Eventually a native guide was found who knew every nook and crevice of the veldt round there, having lived in the locality all his life. He would only guarantee to take one of them through, so they tossed for the honour, and the lieutenant won. He and the native left the homestead towards midnight for the shortest but most dangerous part of the journey, it being decided that if the native did not return within two days Trooper Martin was to undertake the trip. While waiting, Martin ascended some of the hills, and made rough plans of the camps, handing these to General Wolfe Murray on his return to Estcourt.

The native returned at about midnight on the 6th November, and gave the trooper a small note, which stated that Lieutenant Hooper had succeeded in getting into Ladysmith.

Next morning Martin left Canon Troughton's house, leading the lieutenant's horse, but as natives reported that the Boers had recaptured Colenso, he was unable to return by the same route. He pushed on throughout the day, and, making a wide detour along the Tugela River, found a drift and managed to reach some of the British outposts, who promptly arrested him and took him before their officer. The latter, on hearing Martin's story, sent him on to Estcourt with an escort of two privates, and he reached his destination the same evening.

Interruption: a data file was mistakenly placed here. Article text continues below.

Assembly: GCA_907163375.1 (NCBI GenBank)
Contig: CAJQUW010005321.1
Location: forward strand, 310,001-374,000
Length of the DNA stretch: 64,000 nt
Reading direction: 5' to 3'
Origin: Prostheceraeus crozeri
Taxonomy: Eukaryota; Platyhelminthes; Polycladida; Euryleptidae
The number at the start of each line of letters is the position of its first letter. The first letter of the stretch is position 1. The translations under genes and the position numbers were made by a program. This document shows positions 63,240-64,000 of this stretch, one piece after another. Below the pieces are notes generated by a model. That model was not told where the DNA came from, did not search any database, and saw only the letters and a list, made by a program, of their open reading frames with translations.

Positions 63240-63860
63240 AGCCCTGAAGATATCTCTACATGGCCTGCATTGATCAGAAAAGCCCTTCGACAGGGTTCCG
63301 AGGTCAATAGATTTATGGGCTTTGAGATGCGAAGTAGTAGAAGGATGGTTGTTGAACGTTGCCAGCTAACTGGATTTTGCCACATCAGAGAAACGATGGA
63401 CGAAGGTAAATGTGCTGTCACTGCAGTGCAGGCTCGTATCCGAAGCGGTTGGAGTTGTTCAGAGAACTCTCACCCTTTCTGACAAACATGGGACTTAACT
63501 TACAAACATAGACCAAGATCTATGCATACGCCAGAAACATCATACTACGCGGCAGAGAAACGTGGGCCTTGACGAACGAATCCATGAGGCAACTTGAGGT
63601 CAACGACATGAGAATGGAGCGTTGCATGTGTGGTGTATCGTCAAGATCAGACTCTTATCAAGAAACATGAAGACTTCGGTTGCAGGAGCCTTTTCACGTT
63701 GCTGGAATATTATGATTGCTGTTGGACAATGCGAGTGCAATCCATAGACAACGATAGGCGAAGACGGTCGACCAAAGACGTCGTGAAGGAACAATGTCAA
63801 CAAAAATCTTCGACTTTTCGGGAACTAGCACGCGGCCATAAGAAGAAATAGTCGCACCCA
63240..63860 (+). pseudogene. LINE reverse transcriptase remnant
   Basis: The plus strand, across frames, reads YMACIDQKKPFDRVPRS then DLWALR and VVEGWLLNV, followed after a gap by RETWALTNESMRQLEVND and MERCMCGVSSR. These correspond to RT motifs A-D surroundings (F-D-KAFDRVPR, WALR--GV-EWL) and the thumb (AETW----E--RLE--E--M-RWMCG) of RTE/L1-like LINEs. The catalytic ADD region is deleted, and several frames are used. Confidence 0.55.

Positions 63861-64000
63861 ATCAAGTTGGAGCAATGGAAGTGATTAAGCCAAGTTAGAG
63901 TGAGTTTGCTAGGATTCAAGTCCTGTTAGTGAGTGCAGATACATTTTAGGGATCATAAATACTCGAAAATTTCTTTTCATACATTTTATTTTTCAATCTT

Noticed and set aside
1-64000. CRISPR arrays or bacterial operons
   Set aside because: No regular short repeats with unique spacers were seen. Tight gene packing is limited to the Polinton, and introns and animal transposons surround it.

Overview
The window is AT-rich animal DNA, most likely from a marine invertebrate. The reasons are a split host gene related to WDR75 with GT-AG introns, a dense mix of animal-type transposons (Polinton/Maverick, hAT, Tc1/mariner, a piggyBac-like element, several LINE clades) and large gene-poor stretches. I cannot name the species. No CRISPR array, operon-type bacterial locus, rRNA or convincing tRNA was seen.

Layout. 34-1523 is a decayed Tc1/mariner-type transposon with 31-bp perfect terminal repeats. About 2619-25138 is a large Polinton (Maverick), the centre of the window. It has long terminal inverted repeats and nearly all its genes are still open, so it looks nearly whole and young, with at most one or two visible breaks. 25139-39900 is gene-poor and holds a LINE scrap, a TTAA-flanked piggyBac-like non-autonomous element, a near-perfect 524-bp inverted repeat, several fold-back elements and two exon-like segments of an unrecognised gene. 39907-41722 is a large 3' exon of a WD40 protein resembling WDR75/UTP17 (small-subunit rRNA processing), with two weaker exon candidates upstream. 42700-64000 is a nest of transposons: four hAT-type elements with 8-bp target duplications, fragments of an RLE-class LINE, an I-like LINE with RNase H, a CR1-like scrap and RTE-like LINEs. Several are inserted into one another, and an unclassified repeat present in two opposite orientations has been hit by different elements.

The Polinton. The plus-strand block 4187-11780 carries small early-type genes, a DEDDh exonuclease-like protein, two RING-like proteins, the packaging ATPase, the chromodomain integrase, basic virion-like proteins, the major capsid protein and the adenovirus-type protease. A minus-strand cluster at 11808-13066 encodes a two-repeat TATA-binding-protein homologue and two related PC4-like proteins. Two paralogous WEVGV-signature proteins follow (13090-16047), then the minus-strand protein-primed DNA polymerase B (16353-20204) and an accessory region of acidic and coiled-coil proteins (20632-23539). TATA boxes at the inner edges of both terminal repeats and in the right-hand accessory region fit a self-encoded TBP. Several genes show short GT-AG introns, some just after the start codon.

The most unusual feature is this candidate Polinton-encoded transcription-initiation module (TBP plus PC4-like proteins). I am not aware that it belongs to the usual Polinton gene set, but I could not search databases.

General Wolfe Murray complimented the trooper on what he had done, and sent him to the Prime Minister with the following letter :

" I desire to bring to your notice the services of Trooper Martin, of the Natal Police. He guided Lieutenant Hooper, of the 5th Lancers, carrying dispatches to Sir George White from Estcourt to the vicinity of Ladysmith.

" Trooper Martin remained with the horses in hiding, within the enemy's lines, until he received word of the lieutenant's safe arrival in Ladysmith. I wish to record my satisfaction of the way he performed an arduous duty, and trust his name may be noted for advancement when the opportunity offers."

Trooper Martin was promoted to be a sergeant as a reward for his services.